August 22, 2003 · Lessig
The thread about Ms. Boland’s (mis)characterization of open-source software (remember the days when statements were either true or false?) reminded me of an odd fight I found myself in the middle of at the World Summit on the Information Society (WSIS) in Geneva in February.
I was asked to give one of three keynotes launching the second preparatory conference. At a press conference before the keynote, a reporter asked what I was going to talk about. I indicated vaguely I would discuss the importance of the public domain to innovation, etc. (same old boring stuff). But I was then astonished when the moderator of the event, Maria CATTAUI, Secretary-General of the International Chamber of Commerce, scolded me that issues of “intellectual property” were not to be discussed because they were “exclusively” the concern of WIPO.
I promptly threw away the talk I had intended to give, and gave a completely different talk about how — Ms. Cattaui’s scolding notwithstanding — it was crucial that a summit on the world “information society” consider the role of the public domain in spreading knowledge and culture even if WIPO claimed exclusive jurisdiction of the matter. That assured I won’t be invited back to WSIS anytime soon (or at least by Ms. Cattaui).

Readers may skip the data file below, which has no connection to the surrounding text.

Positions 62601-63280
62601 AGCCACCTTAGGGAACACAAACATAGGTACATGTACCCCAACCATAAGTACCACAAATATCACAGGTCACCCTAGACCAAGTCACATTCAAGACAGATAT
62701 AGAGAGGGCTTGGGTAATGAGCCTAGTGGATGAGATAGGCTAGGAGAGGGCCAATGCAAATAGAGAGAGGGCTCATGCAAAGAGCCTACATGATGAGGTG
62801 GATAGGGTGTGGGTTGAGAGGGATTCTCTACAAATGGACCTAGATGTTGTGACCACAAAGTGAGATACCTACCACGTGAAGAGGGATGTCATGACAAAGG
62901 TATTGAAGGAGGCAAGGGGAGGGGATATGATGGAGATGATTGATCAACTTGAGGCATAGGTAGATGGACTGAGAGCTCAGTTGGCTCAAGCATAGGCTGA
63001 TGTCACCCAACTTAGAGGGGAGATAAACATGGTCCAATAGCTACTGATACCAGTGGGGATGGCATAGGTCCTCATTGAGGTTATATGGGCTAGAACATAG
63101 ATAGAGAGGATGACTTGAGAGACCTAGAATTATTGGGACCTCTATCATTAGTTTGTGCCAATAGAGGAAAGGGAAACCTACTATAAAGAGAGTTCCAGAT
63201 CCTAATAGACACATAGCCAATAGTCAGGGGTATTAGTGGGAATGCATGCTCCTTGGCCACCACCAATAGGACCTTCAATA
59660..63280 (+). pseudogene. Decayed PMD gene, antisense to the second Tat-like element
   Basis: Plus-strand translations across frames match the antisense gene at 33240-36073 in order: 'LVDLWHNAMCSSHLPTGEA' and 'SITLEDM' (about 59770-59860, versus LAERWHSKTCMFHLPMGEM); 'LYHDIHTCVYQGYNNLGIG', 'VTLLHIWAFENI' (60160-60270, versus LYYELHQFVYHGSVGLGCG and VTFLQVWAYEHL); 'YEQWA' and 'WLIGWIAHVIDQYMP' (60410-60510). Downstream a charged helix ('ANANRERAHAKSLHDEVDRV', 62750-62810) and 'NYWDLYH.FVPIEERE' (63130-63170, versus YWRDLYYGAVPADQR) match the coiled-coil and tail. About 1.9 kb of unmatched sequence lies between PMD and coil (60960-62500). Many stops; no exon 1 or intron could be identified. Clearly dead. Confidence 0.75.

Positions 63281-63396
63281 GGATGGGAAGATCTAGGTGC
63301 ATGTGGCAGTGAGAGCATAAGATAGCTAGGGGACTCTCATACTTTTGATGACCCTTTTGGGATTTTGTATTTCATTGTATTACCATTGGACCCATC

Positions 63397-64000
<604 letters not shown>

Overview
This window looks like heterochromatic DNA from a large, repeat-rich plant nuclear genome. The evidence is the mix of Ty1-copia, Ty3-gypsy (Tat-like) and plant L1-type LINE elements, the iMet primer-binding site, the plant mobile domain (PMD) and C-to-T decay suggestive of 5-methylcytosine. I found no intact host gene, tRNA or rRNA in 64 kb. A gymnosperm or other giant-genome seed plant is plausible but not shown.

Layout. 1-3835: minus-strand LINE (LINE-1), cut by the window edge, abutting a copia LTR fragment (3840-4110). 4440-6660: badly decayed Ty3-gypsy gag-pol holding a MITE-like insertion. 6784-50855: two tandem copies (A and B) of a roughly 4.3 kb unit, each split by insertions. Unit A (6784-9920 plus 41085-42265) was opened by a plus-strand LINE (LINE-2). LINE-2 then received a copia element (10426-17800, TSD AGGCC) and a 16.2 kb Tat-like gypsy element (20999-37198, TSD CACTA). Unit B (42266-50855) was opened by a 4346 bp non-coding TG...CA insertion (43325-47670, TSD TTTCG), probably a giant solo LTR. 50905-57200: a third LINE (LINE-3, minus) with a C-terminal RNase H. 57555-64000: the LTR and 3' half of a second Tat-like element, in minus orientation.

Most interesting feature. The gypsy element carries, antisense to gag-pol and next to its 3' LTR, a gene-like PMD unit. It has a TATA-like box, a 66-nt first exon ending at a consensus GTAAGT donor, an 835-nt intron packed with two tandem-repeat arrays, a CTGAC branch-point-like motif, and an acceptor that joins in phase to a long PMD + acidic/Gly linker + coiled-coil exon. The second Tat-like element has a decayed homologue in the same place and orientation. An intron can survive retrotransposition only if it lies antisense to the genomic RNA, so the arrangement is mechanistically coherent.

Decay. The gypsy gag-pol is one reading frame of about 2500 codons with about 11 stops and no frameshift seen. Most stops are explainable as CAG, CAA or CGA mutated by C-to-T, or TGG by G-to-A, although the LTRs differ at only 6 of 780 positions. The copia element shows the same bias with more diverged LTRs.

It is therefore extraordinary now that people purporting to speak for WIPO would say that WIPO too is not to consider issues about the public domain. Neither at WIPO, nor at WSIS, nor apparently anywhere. Except among us commies I guess. (Fellow travelers, for our next secret communist meeting, be sure to read the latest great work by some of the most prominent IP commies out there. Linked here.)